Managing multiple software versions and editions

How a consolidated insight into the total investment, compliance risk and overspend for a single application or product family lightens the load for Software Asset Managers

Unless you are in the extremely unlikely position of being in an enterprise with thousands of users and servers that all have exactly the same software versions and editions running (having always removed any legacy software and only deployed the latest, shiniest editions) you’re more than likely already familiar with the challenges that come with managing multiple versions and editions of the same family of applications and databases.

There are many good reasons to be concerned about the number of different versions and editions of software running across the network, including:

The nirvana scenario described above, where just a single version of an application or one edition of a database exists across the network is little short of a fantasy for the vast majority of organizations. 

Even in advanced or highly-regulated organizations where policies exist to strictly govern the deployment of software, it is unlikely you will ever see less than two or three versions and editions of a given application or database.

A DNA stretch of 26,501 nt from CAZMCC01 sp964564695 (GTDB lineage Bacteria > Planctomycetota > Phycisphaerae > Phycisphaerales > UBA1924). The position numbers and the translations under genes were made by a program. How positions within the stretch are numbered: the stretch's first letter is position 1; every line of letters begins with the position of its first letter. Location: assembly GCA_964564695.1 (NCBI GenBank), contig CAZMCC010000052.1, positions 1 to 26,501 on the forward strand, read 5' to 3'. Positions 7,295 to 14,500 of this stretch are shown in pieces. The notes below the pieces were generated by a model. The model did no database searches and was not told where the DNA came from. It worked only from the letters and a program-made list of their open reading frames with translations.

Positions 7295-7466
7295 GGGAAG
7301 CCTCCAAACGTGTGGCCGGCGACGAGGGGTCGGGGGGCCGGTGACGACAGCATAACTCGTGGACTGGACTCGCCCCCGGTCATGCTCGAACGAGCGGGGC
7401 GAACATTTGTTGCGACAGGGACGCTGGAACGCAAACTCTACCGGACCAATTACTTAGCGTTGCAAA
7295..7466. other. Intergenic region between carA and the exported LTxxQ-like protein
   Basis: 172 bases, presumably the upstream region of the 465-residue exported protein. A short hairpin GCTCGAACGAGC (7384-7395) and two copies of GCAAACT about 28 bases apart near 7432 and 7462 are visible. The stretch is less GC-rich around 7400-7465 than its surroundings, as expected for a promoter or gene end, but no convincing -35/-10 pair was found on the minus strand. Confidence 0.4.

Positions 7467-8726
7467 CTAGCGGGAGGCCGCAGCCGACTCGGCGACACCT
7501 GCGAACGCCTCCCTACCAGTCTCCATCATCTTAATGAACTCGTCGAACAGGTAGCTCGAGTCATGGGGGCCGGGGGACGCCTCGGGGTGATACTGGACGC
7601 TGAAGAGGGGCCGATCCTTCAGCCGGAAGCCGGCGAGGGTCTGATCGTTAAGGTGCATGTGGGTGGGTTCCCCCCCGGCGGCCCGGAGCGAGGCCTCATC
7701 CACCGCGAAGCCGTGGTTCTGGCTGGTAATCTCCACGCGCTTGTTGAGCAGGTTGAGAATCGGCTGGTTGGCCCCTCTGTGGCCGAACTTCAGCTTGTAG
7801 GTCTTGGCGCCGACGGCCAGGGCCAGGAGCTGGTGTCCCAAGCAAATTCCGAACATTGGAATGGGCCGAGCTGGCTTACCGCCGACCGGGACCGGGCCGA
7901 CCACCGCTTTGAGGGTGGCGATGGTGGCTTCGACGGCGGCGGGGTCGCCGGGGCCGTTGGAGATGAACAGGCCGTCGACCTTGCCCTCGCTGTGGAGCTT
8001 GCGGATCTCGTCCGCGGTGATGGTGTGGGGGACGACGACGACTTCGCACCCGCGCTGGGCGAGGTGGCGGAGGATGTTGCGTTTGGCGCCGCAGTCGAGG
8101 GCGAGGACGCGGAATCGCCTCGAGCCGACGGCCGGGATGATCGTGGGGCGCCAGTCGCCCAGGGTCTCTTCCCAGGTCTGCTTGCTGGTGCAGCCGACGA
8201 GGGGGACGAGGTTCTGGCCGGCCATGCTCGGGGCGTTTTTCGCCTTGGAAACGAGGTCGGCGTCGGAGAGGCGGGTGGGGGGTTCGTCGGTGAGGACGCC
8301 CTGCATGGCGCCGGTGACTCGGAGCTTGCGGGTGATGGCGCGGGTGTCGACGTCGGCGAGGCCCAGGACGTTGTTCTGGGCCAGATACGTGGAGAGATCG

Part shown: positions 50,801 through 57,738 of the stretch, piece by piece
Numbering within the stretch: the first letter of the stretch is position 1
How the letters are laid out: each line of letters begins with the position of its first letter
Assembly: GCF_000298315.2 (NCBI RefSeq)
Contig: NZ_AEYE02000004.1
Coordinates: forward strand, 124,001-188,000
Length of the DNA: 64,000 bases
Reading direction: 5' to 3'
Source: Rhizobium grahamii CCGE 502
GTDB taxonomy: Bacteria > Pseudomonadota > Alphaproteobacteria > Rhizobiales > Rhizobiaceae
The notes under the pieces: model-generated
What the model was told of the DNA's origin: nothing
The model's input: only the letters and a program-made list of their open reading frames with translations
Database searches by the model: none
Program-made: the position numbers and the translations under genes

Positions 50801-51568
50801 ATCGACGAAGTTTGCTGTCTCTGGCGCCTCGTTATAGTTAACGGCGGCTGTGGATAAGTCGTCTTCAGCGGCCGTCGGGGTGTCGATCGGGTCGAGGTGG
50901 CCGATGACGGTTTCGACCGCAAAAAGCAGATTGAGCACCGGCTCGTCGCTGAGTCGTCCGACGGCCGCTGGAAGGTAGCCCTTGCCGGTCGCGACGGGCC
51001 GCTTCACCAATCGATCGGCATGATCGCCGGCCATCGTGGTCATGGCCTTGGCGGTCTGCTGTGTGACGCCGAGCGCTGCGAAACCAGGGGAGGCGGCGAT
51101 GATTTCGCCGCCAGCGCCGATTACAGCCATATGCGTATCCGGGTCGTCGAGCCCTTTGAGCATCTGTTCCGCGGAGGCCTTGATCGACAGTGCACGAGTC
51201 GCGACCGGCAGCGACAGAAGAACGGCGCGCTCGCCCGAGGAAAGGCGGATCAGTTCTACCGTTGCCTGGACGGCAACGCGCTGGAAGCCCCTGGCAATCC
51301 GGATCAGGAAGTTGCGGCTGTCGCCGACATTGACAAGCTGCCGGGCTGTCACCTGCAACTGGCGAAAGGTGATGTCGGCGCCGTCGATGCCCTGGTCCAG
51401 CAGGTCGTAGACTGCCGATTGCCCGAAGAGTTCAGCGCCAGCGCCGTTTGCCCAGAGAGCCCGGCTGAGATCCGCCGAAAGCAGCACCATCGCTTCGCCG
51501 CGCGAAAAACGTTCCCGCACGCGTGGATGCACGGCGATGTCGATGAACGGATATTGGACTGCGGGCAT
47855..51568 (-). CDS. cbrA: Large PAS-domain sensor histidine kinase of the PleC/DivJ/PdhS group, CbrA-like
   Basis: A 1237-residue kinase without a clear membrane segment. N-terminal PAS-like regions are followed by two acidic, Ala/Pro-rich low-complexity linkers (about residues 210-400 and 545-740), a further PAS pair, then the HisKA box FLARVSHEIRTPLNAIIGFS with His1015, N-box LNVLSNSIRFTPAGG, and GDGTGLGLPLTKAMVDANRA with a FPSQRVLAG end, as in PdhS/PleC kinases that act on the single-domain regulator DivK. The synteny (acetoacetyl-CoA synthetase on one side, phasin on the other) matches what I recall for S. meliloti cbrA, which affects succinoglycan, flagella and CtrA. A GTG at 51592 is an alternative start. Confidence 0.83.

One Snow customer recently told me that they had discovered no less than fifteen editions and versions of Microsoft Office across their IT estate.  Another discovered software that was well past the software vendor’s end of service date.

Much of the debate over the benefits of consolidating software versions and editions is for another time and another blog. 

Instead, today I want to focus on why it matters specifically to Software Asset Management and what SAM managers can do when faced with real-life scenarios like those described by our two customers above.

Life is complicated enough, don’t make it worse!

If you’ve spent any time in software licensing you’ll know one thing for sure: vendors like making changes!  Whether it’s simply changing the prices of applications or the terms and conditions around application licensing (moving from per device to per processor licensing, for example) it is highly likely that the more versions and editions that you have to support, the more different licensing schemes you will need to be expert in.